GENEVA (AP) — Germany’s health minister on Wednesday lamented the formal U.S. notification of its withdrawal from the World Health Organization as a “setback for international cooperation” and said Europe works to reform the U.N. health agency.
The comments from German Health Minister Jens Spahn epitomized concerns in Europe over the WHO’s largest contributor preparing to pull out following Trump administration’s complaints that the agency too readily accepted China’s explanations of its early handling of the coronavirus.
Spahn said on Twitter that more world wide cooperation, perhaps not less, is necessary to fight pandemics, adding: “European states will initiate #WHO reforms.”
The United Nations and the U.S. State Department said Tuesday that the Trump administration had formally notified the U.N. that the United States would leave the WHO next year.
The notification, which may be rescinded by a new administration or if circumstances change, makes good on President Donald Trump’s vow in late May to terminate U.S. participation in the WHO. Trump has criticized the U.N. health agency for the response to COVID-19 outbreak and accused its officials of bowing to China.
The U.S. provides the WHO with more than $450 million per year and currently owes some $200 million in current and past dues.
Juergen Hardt, a foreign policy spokesman for German Chancellor Angela Merkel’s center-right coalition, said that the U.S. withdrawal damages American and Western strategic interests just as China, a key WHO member state, has been taking a greater role in international institutions.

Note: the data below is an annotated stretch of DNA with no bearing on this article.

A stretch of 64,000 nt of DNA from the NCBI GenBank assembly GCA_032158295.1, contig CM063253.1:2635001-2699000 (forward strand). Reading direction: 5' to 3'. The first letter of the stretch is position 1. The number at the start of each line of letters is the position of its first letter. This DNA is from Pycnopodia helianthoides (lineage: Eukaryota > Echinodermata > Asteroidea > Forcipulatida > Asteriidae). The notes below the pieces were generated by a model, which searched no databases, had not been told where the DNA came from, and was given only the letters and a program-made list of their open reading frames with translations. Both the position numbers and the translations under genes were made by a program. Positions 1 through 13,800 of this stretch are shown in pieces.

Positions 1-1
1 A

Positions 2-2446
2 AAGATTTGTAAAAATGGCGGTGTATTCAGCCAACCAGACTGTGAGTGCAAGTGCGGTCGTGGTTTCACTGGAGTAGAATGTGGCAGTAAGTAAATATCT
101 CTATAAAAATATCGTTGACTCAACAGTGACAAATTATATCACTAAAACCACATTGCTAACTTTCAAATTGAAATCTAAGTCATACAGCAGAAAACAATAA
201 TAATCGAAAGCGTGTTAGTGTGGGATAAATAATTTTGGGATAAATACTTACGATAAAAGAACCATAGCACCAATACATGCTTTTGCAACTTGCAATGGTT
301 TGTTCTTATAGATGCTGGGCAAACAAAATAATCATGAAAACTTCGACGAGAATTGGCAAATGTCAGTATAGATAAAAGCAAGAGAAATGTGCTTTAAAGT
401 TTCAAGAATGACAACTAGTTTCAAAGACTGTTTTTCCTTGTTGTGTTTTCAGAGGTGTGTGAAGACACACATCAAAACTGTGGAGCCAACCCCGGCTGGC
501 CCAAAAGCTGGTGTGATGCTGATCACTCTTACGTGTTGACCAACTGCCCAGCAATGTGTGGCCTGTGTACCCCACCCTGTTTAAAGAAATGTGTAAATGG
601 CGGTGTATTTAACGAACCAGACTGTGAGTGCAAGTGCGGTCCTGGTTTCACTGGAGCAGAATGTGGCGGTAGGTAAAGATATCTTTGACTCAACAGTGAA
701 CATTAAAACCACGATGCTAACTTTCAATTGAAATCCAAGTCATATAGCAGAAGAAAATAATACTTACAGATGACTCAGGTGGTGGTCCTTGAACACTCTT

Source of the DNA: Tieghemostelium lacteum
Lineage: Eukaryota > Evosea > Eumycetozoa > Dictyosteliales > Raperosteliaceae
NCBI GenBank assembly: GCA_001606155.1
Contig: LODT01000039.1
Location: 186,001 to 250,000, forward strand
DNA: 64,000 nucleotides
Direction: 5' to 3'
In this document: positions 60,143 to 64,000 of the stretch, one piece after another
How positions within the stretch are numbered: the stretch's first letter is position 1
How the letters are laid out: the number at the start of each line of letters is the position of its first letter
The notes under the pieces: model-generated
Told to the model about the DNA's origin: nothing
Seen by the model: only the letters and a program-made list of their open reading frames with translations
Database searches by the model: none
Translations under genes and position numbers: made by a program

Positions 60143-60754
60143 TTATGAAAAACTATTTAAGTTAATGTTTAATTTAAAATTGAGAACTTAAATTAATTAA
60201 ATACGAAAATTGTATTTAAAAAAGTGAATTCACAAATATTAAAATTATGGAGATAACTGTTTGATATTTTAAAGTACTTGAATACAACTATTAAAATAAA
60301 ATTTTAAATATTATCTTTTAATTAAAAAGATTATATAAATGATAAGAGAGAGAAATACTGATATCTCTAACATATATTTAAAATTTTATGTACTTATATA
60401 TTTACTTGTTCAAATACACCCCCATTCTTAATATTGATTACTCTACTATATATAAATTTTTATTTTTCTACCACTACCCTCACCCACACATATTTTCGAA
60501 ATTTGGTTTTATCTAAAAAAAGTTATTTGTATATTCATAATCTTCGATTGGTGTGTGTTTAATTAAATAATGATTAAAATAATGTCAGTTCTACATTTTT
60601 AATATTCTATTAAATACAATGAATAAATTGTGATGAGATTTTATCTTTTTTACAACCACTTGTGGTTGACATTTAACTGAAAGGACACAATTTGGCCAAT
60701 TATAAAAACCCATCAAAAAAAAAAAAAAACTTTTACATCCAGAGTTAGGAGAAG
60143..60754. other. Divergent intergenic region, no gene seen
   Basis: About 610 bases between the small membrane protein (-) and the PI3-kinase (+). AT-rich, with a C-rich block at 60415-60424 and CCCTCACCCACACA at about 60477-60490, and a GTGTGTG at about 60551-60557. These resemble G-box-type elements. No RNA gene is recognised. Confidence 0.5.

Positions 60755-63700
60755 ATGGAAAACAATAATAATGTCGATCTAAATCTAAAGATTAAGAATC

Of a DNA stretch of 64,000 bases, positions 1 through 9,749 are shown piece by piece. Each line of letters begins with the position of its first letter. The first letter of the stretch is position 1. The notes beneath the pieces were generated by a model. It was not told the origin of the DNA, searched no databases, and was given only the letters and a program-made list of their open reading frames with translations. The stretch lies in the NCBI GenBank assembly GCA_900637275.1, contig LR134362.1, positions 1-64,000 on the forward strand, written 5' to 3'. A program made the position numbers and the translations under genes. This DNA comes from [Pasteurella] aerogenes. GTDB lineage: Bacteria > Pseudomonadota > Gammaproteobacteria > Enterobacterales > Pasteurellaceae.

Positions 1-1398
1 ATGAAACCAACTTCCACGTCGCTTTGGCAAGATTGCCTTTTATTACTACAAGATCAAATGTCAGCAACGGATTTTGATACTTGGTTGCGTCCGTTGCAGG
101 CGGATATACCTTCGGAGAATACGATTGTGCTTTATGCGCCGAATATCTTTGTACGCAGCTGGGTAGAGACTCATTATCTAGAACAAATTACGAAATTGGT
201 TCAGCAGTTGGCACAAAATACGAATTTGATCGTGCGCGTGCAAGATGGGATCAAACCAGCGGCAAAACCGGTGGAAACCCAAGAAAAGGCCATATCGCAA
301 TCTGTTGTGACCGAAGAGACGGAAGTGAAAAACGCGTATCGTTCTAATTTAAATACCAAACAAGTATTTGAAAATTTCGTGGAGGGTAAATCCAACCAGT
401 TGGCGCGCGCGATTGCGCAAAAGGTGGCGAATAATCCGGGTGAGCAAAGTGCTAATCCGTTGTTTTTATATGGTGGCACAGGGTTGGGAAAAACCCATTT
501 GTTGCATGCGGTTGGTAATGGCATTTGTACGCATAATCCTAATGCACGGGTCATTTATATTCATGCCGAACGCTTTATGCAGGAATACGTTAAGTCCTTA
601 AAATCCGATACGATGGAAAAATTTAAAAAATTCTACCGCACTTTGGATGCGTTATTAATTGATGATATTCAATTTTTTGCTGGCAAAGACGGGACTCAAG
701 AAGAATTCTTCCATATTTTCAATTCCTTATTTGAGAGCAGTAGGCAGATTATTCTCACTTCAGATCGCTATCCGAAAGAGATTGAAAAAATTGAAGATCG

“As the biggest contributor so far, the U.S. leaves a big vacuum,” Hardt said. “It is foreseeable that China above all will try to fill this vacuum itself. That will further complicate necessary reforms in the organization.”
“It is all the more important that the EU uses its political weight and strengthens its involvement in the WHO as in other international organizations,” he added.
Earlier Wednesday, Chinese Foreign Ministry spokesperson Zhao Lijian defended the WHO and said the U.S. move was “another demonstration of the U.S. pursuing unilateralism, withdrawing from groups and breaking contracts.”
Spanish Foreign Minister Arancha González Laya said the WHO needs “more autonomy” and that more preparation was needed for future pandemics.
“What we need today is more multilateralism and less national sovereignty as a guarantee for protecting our citizens, even if that means that we go against what others have said in other parts of the world,” González Laya told reporters. “Let’s not get carried away by siren songs.”
David Heymann, an American who is a former senior director at the WHO, said that he was “very disappointed” at the U.S. decision to exit the agency. He said that he expects Germany and other countries to advance if the U.S. funding and expertise which has benefited WHO ends.
“As much as it would be terrible if the U.S. leaves WHO and leaves (with) that expertise it has provided throughout the years, the WHO would continue to function,” Heymann said.
Geir Moulson in Berlin, Aritz Parra in Madrid and Maria Cheng in London contributed to this report.